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Quantum Computing May be Bolstered by Liquid-Like Electrons

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When electrons are made to act in what’s known as a “helical Tomonaga-Luttinger liquid,” there are fewer particle interactions and energy exchange between them and the system.

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Experiments conducted by scientists at the Nanyang Technological University in Singapore may strengthen quantum computing with liquid-like electrons called parafermions.

Electrons coaxed to act in a helical Tomonaga-Luttinger liquid exchange fewer particles and energy between them and the system, reducing the likelihood of error and decoherence in quantum systems.

The researchers deposited atom-thick crystals of tungsten ditelluride onto a graphene substrate, creating a quantum spin Hall insulator.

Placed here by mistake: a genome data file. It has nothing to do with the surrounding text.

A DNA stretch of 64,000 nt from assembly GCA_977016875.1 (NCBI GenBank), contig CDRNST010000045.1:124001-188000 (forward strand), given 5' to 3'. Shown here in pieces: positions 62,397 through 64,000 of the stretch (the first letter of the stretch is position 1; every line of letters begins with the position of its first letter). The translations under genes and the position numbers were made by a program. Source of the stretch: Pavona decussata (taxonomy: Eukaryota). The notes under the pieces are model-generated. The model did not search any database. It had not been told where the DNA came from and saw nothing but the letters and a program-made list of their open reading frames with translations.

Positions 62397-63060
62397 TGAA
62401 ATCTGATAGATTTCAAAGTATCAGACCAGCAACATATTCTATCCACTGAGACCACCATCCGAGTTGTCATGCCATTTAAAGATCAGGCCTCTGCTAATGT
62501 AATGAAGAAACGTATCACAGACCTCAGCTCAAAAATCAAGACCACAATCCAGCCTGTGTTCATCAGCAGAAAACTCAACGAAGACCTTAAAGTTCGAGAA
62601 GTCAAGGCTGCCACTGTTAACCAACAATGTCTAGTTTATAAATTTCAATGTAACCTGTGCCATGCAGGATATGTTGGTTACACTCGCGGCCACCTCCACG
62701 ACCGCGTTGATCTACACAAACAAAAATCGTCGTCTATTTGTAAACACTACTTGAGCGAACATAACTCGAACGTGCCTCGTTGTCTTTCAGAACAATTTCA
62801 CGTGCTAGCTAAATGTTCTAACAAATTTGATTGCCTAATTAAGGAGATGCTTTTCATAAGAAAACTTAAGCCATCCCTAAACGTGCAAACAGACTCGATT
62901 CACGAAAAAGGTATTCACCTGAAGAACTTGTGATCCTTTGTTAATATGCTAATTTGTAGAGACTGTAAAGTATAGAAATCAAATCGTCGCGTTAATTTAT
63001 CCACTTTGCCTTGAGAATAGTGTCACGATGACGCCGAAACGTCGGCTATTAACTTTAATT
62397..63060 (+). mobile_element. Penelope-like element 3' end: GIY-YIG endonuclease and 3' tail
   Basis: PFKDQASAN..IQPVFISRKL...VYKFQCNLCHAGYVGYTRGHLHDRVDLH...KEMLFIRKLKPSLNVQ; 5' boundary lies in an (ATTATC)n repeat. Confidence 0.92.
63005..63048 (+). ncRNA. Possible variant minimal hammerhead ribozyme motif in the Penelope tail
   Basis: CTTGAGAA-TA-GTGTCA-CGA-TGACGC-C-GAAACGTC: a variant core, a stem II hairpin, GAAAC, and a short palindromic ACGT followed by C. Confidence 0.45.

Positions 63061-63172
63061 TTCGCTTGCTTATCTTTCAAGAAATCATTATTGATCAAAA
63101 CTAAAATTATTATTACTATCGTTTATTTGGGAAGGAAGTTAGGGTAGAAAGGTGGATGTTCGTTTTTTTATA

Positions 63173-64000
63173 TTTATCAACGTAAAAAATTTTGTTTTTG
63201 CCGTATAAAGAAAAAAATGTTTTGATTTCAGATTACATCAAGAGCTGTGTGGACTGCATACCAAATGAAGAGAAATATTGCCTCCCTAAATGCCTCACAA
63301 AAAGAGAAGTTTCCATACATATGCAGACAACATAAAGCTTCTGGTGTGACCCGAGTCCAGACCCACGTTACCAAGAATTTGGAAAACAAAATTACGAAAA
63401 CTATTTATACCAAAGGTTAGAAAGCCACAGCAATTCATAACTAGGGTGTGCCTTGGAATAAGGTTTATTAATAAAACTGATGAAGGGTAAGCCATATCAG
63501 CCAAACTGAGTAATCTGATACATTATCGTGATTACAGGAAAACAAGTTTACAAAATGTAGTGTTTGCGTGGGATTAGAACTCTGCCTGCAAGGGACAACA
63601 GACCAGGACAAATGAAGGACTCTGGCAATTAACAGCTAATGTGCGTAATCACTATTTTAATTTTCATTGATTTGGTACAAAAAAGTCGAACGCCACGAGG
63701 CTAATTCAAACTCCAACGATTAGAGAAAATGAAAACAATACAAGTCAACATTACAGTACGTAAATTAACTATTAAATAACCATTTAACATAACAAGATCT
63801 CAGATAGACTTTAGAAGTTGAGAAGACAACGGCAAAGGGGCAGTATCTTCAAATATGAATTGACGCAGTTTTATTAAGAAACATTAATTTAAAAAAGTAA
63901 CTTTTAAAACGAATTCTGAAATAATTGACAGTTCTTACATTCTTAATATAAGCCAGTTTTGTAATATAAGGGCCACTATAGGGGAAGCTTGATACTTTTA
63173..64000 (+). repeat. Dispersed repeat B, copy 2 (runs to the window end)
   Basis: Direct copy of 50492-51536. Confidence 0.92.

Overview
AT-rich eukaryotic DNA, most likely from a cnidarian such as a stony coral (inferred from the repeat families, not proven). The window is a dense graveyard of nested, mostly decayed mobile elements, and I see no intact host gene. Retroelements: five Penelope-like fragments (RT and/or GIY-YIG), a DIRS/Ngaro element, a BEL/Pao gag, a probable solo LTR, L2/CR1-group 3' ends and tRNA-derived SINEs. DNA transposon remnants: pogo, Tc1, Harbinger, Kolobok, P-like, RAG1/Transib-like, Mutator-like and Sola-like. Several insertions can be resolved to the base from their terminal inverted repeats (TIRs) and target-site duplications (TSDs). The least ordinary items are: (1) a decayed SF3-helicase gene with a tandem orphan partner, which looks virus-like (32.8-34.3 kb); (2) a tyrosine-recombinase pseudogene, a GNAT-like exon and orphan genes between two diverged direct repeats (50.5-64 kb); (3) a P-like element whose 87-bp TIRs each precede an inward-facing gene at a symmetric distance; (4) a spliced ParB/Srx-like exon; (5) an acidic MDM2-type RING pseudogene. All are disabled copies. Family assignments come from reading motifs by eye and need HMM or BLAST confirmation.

They cooled the substrate toward absolute zero degrees Fahrenheit (-273 degrees Celsius) and observed increased electron repulsion and collective motion where parafermions theoretically exist.

The researchers intend to lower temperatures to 150 millikelvins for experiments that should enable actual observation of parafermion clusters.

From Tom's Hardware
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